Northern Ireland must now build a new relationship with Europe and pursue major global trade ambitions, business figures have claimed.
As the UK enters an 11-month transition period following its exit from the EU, CBI NI director Angela McGowan said the region's future prosperity remained connected to the bloc.
And she said advances had been made, despite the tumult since the 2016 referendum result.
"Despite the challenges of the last three years, together we have made progress. No deal has been avoided and a year of status quo gives time to shape a new relationship," she said.
"Now the real work begins. With Stormont restored, local politicians now have the opportunity to build strong trade links, attract investment and provide an economic environment that is conducive to creating jobs and raising local living standards."
She said the time had come for a "new relationship with Europe".
"This can reflect our shared values and mutual interest and support bold global trade ambitions."
Economist John Simpson said the withdrawal agreement, which grants Northern Ireland a special status to trade with the Republic and the EU while remaining part of the UK customs union, had simply "set the scene" for what is to come.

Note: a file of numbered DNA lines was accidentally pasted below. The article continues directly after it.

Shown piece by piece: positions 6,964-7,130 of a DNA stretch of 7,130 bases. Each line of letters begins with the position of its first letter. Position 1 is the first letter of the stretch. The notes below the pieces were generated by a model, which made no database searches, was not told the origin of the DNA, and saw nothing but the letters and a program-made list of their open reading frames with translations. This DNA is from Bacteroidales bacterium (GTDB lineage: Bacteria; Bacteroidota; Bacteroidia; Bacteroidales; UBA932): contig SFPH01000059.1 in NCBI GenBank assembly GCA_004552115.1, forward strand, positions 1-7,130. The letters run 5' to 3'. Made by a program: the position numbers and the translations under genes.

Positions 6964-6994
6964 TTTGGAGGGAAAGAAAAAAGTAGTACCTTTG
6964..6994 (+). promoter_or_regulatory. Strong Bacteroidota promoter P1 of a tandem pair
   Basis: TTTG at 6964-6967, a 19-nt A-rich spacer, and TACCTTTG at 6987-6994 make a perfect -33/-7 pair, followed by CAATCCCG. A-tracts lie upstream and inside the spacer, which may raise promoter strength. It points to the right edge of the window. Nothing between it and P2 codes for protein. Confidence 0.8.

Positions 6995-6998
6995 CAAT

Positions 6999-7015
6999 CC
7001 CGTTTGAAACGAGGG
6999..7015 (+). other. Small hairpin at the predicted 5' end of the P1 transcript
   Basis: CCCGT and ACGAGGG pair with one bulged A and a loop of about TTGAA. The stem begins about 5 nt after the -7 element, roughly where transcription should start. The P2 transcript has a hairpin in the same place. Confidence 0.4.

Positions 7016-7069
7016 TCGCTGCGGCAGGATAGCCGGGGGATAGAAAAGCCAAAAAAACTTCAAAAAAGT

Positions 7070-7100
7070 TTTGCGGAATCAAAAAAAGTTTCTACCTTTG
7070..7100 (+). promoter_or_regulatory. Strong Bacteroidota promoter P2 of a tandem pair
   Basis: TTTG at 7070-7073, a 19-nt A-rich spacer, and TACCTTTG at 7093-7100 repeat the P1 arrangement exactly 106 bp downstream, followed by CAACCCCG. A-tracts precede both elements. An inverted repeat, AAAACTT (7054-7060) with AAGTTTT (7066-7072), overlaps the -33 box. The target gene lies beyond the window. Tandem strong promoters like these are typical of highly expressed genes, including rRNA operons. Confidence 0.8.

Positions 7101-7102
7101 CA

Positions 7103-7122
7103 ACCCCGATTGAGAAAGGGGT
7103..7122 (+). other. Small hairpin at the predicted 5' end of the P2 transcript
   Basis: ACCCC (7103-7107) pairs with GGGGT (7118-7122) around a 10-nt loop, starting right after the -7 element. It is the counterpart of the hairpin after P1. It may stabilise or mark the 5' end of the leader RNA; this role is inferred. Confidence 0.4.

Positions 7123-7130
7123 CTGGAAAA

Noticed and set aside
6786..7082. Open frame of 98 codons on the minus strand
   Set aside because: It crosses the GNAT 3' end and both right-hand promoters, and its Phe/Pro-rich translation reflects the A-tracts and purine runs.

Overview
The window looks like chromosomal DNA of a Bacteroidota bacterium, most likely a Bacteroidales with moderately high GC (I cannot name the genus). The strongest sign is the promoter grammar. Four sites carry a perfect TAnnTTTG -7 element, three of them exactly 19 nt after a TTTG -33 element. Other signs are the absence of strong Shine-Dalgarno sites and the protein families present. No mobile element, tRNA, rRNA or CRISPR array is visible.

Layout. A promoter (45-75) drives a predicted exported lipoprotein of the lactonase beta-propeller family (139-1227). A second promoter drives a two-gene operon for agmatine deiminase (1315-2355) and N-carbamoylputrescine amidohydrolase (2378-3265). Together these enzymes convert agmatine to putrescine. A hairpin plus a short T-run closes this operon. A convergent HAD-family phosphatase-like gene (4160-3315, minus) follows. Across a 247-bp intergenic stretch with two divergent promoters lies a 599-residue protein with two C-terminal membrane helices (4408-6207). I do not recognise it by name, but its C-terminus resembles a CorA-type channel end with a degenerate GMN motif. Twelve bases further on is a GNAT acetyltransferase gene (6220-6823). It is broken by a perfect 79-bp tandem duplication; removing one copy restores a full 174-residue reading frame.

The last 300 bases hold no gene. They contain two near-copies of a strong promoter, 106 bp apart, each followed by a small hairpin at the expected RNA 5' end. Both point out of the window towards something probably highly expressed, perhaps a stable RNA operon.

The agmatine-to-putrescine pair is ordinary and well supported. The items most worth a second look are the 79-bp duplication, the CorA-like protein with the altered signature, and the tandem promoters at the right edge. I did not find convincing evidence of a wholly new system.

"A wide range of policies must now be reviewed and the specific context for Northern Ireland will include many variations affecting Northern Ireland in ways which differ from detailed decisions for GB," he said.
"During the next few months the agenda must cope with decisions on regulatory alignment of standards for goods and services and the impact of potential customs tariff differences between UK and EU."
And while nothing will change in the short-term, "life with Brexit will become a lot more complicated in 2021".
Paul MacFlynn, a senior economist at the Nevin Economic Research Institute (Neri), said the next phase of Brexit negotiations could bring "consensus" to the relationship between political parties here.
"The withdrawal agreement sets out what Northern Ireland's economic relationship and its land border with the EU will look like after the transition period," he said.
"That was the area which saw the most political disagreement among Northern Ireland's political parties. That deal is done," the economist added.